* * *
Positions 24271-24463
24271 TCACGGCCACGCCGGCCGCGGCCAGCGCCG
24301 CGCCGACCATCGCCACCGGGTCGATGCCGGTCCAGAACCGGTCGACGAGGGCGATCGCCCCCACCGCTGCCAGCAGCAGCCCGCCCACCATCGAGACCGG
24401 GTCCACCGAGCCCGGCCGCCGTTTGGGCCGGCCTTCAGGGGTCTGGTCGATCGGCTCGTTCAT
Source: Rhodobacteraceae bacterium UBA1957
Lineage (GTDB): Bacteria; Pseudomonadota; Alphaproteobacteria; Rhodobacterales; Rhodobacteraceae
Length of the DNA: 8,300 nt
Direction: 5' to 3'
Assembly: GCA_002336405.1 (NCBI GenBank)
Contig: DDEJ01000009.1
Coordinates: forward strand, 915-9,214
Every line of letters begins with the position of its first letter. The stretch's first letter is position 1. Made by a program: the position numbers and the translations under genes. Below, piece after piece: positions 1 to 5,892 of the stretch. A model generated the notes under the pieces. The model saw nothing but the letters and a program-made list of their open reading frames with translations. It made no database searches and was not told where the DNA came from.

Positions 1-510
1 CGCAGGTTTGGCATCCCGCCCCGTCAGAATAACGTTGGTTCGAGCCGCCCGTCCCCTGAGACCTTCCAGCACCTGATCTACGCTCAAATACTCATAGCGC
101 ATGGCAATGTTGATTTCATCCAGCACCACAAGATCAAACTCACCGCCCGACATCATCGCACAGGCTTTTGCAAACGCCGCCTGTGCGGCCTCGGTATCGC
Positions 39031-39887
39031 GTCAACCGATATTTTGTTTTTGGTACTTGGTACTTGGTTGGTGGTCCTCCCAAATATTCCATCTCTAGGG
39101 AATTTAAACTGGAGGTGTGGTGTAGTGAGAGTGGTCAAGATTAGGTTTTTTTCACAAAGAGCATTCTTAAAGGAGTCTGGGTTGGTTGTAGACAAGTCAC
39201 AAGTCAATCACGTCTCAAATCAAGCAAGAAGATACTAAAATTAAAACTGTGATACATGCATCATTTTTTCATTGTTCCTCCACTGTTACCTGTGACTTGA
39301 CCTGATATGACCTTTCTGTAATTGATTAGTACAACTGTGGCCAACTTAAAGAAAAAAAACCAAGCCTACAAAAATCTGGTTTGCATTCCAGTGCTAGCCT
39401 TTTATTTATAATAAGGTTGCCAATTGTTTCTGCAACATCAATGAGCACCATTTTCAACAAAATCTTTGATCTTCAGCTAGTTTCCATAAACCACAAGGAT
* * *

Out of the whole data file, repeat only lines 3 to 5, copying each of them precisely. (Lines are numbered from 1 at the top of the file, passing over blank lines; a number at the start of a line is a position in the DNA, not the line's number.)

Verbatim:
24301 CGCCGACCATCGCCACCGGGTCGATGCCGGTCCAGAACCGGTCGACGAGGGCGATCGCCCCCACCGCTGCCAGCAGCAGCCCGCCCACCATCGAGACCGG
24401 GTCCACCGAGCCCGGCCGCCGTTTGGGCCGGCCTTCAGGGGTCTGGTCGATCGGCTCGTTCAT
Source: Rhodobacteraceae bacterium UBA1957